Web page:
Bianca Wendt: With two regional venues under her belt, she talks about beach life and finding work life balance

Story by Cara Devine. Cara is our Melbourne-based drinks writer. She is the manager of Bomba in Melbourne and the face and talent behind the cocktailing YouTube channel Behind the Bar. You can email her at

While many city dwellers may dream of moving to an idyllic coastal town, very few have the gumption to actually make it happen. For career hospitality workers, there may be a fear that finding fulfilling employment could be difficult; Bianca Wendt (along with her husband Ric Divola) had a solution when wanting to move back to their childhood stomping ground on the Coffs Coast — open their own place.

Wendt worked at iconic Sydney venue The Oxford Art Factory back when it opened, before taking a break from hospo. A move to Melbourne drew her back in. “Dining out was literally a hobby for my partner Ric and me, and it didn’t take long before we realised we wanted to be on the other side of the bar. We finally decided to dive in and see where it would take us. I was lucky enough to score a job at Heartbreaker which led me to the role of Venue Manager at The Everleigh, definitely a career highlight.” I was actually on the opening team of Heartbreaker with Wendt, and her warm enthusiasm and friendly demeanour made it unsurprising that she quickly moved through the ranks of the Made in the Shade group.

So what took her to regional New South Wales? “A move was already on the cards, but Covid sped up the timeline. We grew up on the Coffs Coast so it made sense to go back home. A friend was looking to sell a cafe he had closed in Sawtell, just south of Coffs Harbour. The space was kitted out, so we suggested a ‘pop-up’ to fill in time. Lucky for us, the pop-up was a success, and we were able to buy the business from our friend.” And so Bar Que Sera was born, a “relaxed bar and restaurant”. The location has shaped the style of service and offering,

Wendt explains. “Sawtell is a small, laid-back coastal town that has an influx of city folk in holiday times. We tend to switch gears depending on the time of year. We’ll dial up the offering in peak times, which suits visitors, and in quieter times, we push weekly specials and one-off events to attract locals…your dining options are limited in regional areas, so hosting events that offer something different or new always draws a crowd and keeps things interesting.” It has relaxed wine bar vibes with seasonal menus, an impressive wine selection and the kind of well-executed cocktails you’d expect from Wendt and partner Divola, who also brings a wealth of hospitality experience to the mix (Eau de Vie, Dinner by Heston and ex Head Bartender at Cutler & Co).

Off the back of the success of their first venture, the pair decided to open a second spot. “Morty’s Joint is right next door to Que Sera, they literally share a wall. A lot of the same DNA flows between the venues but the aim for Morty’s was to attract a crowd that Que Sera wouldn’t be able to crack. We serve fried chicken and burgers, the menu is short and sharp because the kitchen is tiny! There’s a spotlight on independent craft beer. We pour Philter, Garage Project, Mountain Culture and White Bay on tap and have around 15-20 tins in the fridge, which is a huge selection for a town of 3,000 people. We have a pool table which we made free to encourage people to come in and hang out. It’s a local spot. Lots of people just rock up knowing they’ll see someone they know there, which is really cool to see.” While there are challenges to operating in a regional area – Wendt points out that, on average, they pay more for goods across the board, plus freight on top, but can’t price items as if they were in the city – this sense of community is extremely important to her.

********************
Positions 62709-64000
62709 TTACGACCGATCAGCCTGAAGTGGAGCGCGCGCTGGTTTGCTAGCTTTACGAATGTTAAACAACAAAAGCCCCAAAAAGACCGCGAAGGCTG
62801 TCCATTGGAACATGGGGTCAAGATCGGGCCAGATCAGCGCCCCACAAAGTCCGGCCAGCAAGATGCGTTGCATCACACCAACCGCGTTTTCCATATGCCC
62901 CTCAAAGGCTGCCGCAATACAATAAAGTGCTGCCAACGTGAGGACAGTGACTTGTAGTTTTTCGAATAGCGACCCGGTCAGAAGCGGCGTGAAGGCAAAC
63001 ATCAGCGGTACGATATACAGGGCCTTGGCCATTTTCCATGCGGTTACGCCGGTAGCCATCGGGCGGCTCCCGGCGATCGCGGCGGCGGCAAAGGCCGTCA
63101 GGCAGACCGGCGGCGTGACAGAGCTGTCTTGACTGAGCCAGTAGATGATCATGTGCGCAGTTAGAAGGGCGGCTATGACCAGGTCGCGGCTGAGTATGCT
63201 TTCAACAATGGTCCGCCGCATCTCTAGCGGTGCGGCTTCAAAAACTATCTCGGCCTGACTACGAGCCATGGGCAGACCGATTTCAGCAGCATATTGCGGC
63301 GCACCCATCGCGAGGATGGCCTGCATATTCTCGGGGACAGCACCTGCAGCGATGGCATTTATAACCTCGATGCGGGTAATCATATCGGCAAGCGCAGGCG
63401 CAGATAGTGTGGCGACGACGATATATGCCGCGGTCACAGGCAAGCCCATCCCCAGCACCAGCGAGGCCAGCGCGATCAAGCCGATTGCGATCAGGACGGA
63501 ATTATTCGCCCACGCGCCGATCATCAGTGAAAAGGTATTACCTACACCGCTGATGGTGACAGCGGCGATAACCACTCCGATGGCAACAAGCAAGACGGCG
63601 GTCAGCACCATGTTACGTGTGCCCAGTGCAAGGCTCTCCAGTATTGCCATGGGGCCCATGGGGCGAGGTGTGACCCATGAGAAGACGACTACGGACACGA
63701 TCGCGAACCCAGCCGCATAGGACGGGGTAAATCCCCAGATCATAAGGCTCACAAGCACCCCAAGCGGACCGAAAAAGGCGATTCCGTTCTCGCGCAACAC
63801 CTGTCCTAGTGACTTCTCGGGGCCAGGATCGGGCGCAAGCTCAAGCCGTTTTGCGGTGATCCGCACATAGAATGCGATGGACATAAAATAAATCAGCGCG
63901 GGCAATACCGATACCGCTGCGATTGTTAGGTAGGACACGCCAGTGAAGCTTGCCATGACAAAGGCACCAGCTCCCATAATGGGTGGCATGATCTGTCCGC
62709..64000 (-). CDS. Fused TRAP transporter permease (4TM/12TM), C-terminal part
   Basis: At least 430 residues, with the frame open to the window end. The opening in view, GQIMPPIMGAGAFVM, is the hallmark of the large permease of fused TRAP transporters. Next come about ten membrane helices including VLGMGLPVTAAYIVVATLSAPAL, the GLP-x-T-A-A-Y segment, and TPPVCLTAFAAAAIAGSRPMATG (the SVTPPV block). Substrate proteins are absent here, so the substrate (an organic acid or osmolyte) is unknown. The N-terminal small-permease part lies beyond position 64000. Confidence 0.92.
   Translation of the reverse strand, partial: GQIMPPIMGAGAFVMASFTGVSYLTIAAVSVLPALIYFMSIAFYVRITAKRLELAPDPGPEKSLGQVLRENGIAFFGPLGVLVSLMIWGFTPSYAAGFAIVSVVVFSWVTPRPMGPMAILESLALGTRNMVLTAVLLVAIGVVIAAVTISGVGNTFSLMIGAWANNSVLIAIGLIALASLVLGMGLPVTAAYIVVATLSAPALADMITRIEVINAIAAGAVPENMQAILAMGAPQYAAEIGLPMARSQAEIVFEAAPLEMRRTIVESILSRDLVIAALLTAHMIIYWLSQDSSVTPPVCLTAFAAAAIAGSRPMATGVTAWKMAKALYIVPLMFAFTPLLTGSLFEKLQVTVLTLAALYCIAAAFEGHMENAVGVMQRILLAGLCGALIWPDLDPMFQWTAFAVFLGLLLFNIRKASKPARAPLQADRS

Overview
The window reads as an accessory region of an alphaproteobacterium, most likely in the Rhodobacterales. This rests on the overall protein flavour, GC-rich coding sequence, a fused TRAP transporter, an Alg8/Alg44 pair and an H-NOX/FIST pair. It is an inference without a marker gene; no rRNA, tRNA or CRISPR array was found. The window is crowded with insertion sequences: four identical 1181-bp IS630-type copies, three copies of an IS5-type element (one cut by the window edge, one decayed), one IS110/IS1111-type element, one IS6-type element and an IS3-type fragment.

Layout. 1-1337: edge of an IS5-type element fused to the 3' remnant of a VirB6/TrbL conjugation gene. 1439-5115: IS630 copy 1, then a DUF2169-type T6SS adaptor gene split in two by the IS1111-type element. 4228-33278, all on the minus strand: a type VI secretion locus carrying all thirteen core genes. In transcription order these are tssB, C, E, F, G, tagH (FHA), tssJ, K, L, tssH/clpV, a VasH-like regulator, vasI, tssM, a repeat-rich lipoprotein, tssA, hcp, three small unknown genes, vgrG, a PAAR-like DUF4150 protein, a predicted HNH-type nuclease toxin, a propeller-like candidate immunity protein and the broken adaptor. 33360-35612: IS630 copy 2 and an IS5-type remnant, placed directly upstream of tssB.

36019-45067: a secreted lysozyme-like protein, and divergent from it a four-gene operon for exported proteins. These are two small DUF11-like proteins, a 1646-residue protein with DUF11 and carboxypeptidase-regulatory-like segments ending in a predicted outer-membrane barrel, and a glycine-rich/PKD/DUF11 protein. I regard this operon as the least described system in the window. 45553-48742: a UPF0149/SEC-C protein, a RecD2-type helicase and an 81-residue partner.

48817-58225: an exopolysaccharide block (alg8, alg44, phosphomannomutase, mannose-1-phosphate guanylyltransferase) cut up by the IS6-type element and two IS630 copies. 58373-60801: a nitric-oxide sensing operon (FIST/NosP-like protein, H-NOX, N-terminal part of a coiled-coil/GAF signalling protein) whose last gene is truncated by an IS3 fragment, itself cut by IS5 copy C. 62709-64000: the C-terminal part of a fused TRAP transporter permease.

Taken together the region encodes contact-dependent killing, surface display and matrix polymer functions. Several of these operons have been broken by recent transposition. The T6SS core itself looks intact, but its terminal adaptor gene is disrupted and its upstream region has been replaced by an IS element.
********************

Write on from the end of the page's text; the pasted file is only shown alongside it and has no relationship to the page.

“Morty’s Joint is right next door to Que Sera, they literally share a wall. A lot of the same DNA flows between the venues but the aim for Morty’s was to attract a crowd that Que Sera wouldn’t be able to crack.”

For others looking at taking the leap into bar ownership, Wendt has some sage advice: “Look after yourself! And when people offer to help, say yes.” Working on things gradually can help as well. “Opening a new venue right next door to Que Sera was an unexpected opportunity for us and, admittedly, a little beyond our reach. We knew the only way we could do it was to start with bare bones, focus on service and product and tackle the rest in small bites as we were able to. Morty’s has been open for a year now and it’s likely still a year away from being ‘finished’, but it’s been fun watching our vision slowly come to life.”

It’s clear that the husband and wife working dynamic provides great support as well. “It sounds dorky but I would be lying if I didn’t say Ric is someone who I look up to and inspires me. His creativity, knowledge and personal drive to do better is next level.” Together, they are a dream team, with Divola focussing on the kitchen and Wendt bringing her sunny disposition to elevate the front-of-house experience.

The lifestyle is a major draw when looking at moving away from the major cities. “Days off I’m heading straight for the beach or river, one of the perks of living on the coast,” says Wendt, “nothing beats an ice-cold beer by the water!” A day at the beach and then dinner at one of Wendt’s venues? Time for a road trip, I think.

Bar Que Sera Sawtell – 61 First Ave, Sawtell NSW

Morty’s Joint – 63 First Ave, Sawtell NSW